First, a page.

What is gastritis?
Gastritis is a condition in which the lining of your stomach becomes inflamed, irritated, or eroded. The stomach lining is responsible for producing acid, mucous, and digestive enzymes which are all necessary for the digestive process.

Acute gastritis occurs when the lining of your stomach suddenly becomes inflamed. If this inflammation lasts for a long period of time, then it is referred to as chronic gastritis. If gastritis is left untreated, it may lead to chronic abdominal pain or result in formation of ulcers

What are the symptoms of gastritis?
Gastritis may present with a variety of symptoms, including:
  • Indigestion
  • Nausea and vomiting
  • Upper abdominal discomfort and pain
  • Bloating
  • Hiccups
  • Loss of appetite
  • Dark stools or bloody emesis
However, many people afflicted with gastritis do not experience any symptoms from this condition. Because symptoms of gastritis can mimic other common gastrointestinal conditions such as Irritable Bowel Syndrome, it is important to visit a gastroenterologist who can perform the proper evaluation to rule out any other problems.
How is gastritis diagnosed?
Gastritis can be difficult to diagnose because it can be similar to other intestinal disorders, such as acid reflux, ulcers, and irritable bowel syndrome. Diagnosis of gastritis often involves testing to rule out such other similar conditions.

Dr. Khorrami will perform a thorough physical exam and may schedule a series of tests to evaluate the possibility of gastritis.

  • Blood tests - This can be used to look for anemia caused by gastrointestinal bleeding. Blood tests may also uncover a high white blood cell count, which is a sign of inflammation or infection somewhere in the body. Blood tests can also be used to detect infection with H. pylori organisms.
  • Stool tests – These are commonly obtained to rule out other causes of GI symptoms, such as bacterial enteritis. Stool tests can also show if there is bleeding in the stomach or intestines. There is also a stool test which can help detect infection with H. pylori.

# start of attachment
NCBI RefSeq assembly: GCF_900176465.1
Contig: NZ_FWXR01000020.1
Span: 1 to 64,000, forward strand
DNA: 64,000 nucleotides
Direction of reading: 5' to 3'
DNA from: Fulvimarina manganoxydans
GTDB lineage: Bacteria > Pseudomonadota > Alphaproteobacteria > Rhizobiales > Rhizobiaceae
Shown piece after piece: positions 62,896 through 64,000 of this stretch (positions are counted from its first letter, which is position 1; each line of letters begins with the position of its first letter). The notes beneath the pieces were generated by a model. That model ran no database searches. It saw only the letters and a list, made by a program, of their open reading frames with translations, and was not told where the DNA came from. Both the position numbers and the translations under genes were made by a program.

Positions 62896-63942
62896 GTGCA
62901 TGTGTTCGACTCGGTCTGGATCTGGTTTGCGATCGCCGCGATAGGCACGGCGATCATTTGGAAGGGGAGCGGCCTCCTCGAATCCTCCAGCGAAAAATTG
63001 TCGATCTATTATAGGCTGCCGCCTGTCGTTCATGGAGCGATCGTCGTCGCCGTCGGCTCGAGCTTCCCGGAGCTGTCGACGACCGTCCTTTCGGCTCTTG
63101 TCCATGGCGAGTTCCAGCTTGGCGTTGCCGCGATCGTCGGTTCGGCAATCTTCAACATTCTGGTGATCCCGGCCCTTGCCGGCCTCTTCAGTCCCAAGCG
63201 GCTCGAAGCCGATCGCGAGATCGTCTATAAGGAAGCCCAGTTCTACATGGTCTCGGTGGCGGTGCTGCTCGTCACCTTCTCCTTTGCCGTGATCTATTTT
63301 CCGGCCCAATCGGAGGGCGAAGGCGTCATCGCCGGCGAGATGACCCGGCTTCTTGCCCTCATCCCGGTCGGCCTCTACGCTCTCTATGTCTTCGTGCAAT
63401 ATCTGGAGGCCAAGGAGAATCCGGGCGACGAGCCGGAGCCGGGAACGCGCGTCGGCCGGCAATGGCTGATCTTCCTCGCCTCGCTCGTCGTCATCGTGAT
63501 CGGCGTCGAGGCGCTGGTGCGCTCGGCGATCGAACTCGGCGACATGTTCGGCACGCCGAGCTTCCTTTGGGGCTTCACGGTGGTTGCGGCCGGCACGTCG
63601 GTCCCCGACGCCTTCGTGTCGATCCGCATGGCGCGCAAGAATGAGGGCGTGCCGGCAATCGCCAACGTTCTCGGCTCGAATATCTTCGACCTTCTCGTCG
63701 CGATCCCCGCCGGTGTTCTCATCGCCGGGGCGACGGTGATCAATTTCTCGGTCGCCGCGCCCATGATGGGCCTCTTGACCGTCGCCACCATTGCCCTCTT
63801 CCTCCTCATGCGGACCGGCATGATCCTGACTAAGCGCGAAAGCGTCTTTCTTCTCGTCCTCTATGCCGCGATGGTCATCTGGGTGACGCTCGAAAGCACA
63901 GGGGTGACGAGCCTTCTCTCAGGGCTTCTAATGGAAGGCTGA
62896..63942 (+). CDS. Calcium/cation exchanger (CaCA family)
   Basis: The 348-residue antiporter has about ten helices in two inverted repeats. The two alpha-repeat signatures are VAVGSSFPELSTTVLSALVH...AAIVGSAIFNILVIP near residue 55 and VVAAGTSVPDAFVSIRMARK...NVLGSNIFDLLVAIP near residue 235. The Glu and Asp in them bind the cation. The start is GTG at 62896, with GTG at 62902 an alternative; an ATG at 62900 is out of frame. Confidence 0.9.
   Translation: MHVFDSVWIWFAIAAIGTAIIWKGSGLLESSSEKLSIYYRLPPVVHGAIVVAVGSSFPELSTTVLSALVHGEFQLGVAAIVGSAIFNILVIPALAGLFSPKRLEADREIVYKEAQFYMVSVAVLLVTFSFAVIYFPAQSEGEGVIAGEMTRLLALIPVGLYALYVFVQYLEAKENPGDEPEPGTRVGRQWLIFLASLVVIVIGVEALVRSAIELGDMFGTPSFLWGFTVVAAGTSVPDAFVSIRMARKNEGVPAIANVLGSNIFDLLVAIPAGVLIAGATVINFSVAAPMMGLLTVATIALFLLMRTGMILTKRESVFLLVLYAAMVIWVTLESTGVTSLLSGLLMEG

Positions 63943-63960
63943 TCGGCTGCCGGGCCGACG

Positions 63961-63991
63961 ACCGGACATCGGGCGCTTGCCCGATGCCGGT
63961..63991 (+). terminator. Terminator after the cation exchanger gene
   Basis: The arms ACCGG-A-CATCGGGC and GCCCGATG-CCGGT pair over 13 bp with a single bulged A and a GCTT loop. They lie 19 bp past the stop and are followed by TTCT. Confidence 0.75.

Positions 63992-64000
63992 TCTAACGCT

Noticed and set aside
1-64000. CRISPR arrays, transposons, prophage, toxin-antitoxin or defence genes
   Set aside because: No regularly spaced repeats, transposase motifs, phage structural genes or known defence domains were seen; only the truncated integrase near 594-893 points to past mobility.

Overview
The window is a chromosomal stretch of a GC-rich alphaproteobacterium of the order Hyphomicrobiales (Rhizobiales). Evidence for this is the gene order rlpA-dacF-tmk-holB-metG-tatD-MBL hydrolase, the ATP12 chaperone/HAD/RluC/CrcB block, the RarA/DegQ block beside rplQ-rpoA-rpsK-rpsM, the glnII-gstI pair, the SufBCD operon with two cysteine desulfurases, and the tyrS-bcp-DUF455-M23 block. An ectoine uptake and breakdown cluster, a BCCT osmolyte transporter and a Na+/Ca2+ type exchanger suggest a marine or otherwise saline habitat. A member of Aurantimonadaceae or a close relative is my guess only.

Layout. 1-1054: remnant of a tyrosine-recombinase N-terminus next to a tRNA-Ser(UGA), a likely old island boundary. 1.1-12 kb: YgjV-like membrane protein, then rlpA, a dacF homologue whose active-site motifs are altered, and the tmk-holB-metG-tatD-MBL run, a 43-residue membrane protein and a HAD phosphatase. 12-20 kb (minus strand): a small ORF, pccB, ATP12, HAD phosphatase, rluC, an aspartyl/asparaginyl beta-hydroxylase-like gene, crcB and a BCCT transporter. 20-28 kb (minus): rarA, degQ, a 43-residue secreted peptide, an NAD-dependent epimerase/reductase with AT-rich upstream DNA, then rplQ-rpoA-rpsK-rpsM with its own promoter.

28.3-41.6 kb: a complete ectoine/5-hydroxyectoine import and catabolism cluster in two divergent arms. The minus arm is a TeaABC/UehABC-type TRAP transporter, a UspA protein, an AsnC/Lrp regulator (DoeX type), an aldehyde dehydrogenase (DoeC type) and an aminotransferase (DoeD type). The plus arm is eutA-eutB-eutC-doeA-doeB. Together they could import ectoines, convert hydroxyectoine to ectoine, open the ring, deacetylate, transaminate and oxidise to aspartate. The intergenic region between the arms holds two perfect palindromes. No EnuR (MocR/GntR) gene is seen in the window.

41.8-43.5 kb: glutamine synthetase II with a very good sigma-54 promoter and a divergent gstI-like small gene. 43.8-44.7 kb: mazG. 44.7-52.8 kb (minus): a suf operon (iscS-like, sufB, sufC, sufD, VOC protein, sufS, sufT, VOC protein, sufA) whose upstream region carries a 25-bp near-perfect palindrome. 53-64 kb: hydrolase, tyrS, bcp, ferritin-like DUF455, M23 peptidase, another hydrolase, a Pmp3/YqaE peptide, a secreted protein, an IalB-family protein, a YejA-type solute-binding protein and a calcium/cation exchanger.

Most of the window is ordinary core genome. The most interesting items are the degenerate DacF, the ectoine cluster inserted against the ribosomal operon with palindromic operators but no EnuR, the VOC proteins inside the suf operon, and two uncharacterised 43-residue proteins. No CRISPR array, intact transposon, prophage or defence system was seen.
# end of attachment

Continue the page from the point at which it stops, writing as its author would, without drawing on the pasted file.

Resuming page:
Dr. Khorrami may perform other tests in order to further evaluate the problem including an upper endoscopy, upper GI series, or capsule endoscopy. If a biopsy is needed, then it will be taken during the upper endoscopy. Endoscopic procedures are normally painless and usually only require a day for full recovery.

How is gastritis treated?
Treatment can be as simple as antibiotics if the cause is the H. pylori bacterial infection. Acid-reducing medications may also be prescribed in order to let the stomach lining heal from the inflammation. Acid reducing medications include:
  • Antacids (e.g. Tums, Rolaids)
  • Histamine 2 “H2” blockers (e.g. Zantac, Tagamet)
  • Proton Pump Inhibitors (e.g. Nexium, Prilosec)
The severity of patient's symptoms can determine which acid-suppressing medication is used. If the gastritis is caused by excessive use of nonsteroidal anti-inflammatory drugs (NSAIDs) such as ibuprofen, aspirin, or Aleve, then Dr. Khorrami will either advise you to stop taking these medications or prescribe a different class of medication instead.

If the gastritis is caused by H. pylori, then a course of antibiotics will be prescribed to eliminate the harmful bacteria. Typically, the best treatment plan will involve the combined use of a proton pump inhibitor and antibiotics.

Are there any complications of gastritis?
If left untreated, gastritis can result in chronic abdominal pain, peptic ulcer disease, and gastrointestinal bleeing. There have also been some associations made between chronic gastritis and certain gastric malignancies.

Discuss Your Options with Dr. Khorrami
Dr. Khorrami has been in practice since 1996 as a double-board certified gastroenterologist, has experienced a variety of patient cases, and is well trained to solve your digestive problems. Get in touch to learn more about gastritis and how you can successfully treat it.

Source contains material from the National Digestive Diseases Information Clearinghouse (NDDIC).


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About Dr. Khorrami

Dr. Payman Khorrami is a UCLA graduate, has been in practice since 1996, and is double board certified. Undergraduate Education at University of California, Berkeley, Medical School at University of California, San Francisco, Internal Medicine Training at University of California, San Diego Read Full Bio